The UK government has confirmed plans to remove most family homes from the inheritance tax net.
Inheritance tax is considered the most unfair tax imposed in the UK. Any changes to reduce the burden for families are welcome, and the government has now confirmed that it will go ahead with plans to remove most family homes from the tax net.
British expatriates continue to be affected by UK inheritance tax since is based on domicile rather than residence.
The UK currently charges one of the highest effective inheritance tax rates in the world – three times the global average under some estimates.
Current inheritance tax rules
The rate of tax is fixed at 40%, with a tax free threshold (the “nil rate band”) of £325,000 per individual. It used to increase every year but has been frozen since 2009.
Where this threshold is not used on the first death, or only part of it used, the balance can be transferred to a spouse or civil partner. So the threshold for the surviving spouse can be as high as £650,000.
New rules – exempting the family home
As part of its election manifesto, the Conservative Party pledged to increase the threshold to £1 million where a family home is involved.
Chancellor George Osborne has now confirmed this in his budget of 8th July, where he introduced a new “family home allowance” of £175,000. This will apply for transfers on death from 6th April 2017.
He said that a large number of people will be better off, and “hard working people will finally see the fruits of their labour passed onto their children and grandchildren, and not into the taxman’s pocket”.
This new allowance will work as follows –
The standard £325,000 nil rate band remains in place and will be held at this level until the end of the2020/21 tax year.
From April 2017 individuals will receive a further nil rate band for the main home, in certain circumstances.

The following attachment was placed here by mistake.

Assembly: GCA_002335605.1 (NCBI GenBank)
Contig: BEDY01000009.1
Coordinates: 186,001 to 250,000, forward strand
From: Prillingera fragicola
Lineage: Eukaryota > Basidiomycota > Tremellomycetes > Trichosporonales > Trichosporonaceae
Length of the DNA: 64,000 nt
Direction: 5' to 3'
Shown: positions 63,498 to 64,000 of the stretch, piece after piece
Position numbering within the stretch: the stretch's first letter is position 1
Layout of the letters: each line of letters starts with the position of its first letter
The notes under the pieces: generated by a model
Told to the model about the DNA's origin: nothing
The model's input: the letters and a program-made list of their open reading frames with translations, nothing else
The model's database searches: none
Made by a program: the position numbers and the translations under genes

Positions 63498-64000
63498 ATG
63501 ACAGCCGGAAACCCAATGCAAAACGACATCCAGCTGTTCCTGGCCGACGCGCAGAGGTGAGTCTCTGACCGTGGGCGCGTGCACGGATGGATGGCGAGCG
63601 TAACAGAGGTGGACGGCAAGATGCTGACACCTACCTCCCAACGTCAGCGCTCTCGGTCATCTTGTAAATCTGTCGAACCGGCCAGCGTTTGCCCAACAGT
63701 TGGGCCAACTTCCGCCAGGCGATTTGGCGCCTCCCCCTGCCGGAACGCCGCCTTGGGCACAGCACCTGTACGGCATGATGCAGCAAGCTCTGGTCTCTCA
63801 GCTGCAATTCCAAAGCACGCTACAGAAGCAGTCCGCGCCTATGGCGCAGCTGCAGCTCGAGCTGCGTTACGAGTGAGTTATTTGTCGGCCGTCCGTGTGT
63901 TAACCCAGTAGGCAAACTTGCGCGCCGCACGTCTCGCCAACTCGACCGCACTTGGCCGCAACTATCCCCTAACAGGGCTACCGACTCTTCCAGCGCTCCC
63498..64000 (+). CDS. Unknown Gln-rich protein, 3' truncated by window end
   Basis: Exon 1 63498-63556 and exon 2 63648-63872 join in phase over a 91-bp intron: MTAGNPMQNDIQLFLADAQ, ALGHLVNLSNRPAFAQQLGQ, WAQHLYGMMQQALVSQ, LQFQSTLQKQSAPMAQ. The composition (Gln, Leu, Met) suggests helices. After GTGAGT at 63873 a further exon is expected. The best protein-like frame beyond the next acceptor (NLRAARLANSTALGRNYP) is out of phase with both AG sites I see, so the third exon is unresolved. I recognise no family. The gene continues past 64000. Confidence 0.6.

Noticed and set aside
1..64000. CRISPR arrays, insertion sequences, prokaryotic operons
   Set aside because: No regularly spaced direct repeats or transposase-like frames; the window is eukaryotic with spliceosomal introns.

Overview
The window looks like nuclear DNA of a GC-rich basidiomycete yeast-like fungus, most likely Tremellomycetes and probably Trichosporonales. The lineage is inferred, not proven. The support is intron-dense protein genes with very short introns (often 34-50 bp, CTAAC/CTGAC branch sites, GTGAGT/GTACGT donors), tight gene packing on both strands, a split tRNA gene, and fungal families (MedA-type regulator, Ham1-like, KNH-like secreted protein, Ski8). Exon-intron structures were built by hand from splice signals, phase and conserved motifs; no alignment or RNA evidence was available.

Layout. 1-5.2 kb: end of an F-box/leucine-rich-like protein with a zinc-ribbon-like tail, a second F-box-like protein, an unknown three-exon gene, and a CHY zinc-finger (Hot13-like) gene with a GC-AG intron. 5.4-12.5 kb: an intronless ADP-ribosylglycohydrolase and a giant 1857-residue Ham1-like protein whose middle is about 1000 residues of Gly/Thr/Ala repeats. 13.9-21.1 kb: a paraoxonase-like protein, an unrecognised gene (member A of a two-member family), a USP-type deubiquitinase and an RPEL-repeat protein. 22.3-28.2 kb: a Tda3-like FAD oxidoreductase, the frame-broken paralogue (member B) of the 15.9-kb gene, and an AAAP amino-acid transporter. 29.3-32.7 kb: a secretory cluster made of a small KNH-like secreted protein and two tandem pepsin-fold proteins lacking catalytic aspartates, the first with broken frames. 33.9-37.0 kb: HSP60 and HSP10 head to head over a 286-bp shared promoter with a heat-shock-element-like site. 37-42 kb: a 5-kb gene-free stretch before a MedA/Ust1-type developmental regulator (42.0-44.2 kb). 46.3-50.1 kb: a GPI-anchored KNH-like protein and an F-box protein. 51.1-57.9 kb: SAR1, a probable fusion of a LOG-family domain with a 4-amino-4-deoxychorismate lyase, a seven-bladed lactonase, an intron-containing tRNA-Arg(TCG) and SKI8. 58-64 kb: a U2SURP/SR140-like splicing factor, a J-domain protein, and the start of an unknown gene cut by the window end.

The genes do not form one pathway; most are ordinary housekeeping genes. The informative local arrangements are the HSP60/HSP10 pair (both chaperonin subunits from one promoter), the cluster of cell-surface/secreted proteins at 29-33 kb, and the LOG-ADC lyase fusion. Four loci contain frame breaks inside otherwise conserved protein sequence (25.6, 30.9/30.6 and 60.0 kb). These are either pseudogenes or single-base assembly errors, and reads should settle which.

It will be introduced gradually, so that it is £100,000 in 2017/18; £125,000 in 2018/19; £150,000 in 2019/20 and £175,000 in 2020/21.
This additional allowance will also be transferable to the surviving spouse/civil partner if not used on the first death, in line with existing principles. This makes a total potential threshold for a couple of £1 million by 2020.
From 2021 onwards it will increase in line with the consumer price index (CPI).
The full amount will be transferable even if one spouse died before the policy came into effect.
This new allowance will only apply to a property which is left to children or grandchildren on death, and which the individual has used as a residence at some point.
So if you leave the property to anyone else the threshold remains £325,000. Wealth outside the family home does not benefit either.
The new allowance will only apply to properties worth up to £2 million. It will then be tapered away by £1 for every £2 that the net value exceeds that amount.
This extra exemption will apply to a property outside the UK that is the main home of UK domiciles. Local succession tax may still apply, however, in countries like Spain and France.
This reform is very welcome. Asset prices, particularly property, have been rising and more and more families are getting caught in the inheritance tax net.
HM Revenue & Customs collected £397 million in inheritance tax receipts this April. This is the largest amount ever for a single month – the average over the last 10 years was £260 million. It collected £1 billion for the three month period to end May, the highest three-month amount since 2007.
The total raised for the 2013/14 tax year was £3.4 billion. This is forecast to increase to £4.2 billion for this tax year, and reach £6.4 billion by 2020 if it remained unchanged.
One of the arguments against inheritance tax is that it is unfair because you are taxed twice – when you earn the money in the first place, and then when you die. However, there are many steps you can take to reduce or avoid this tax for your heirs. Your family’s situation is unique, and you should take personalised and specialist advice on what estate planning methods would be most effective and suitable for you. This should consider both UK and the tax regime in your country of residence, and the interaction between them.
Tax rates, scope and reliefs may change. Any statements concerning taxation are based upon our understanding of current taxation laws and practices which are subject to change. Tax information has been summarised; an individual is advised to seek personalised advice.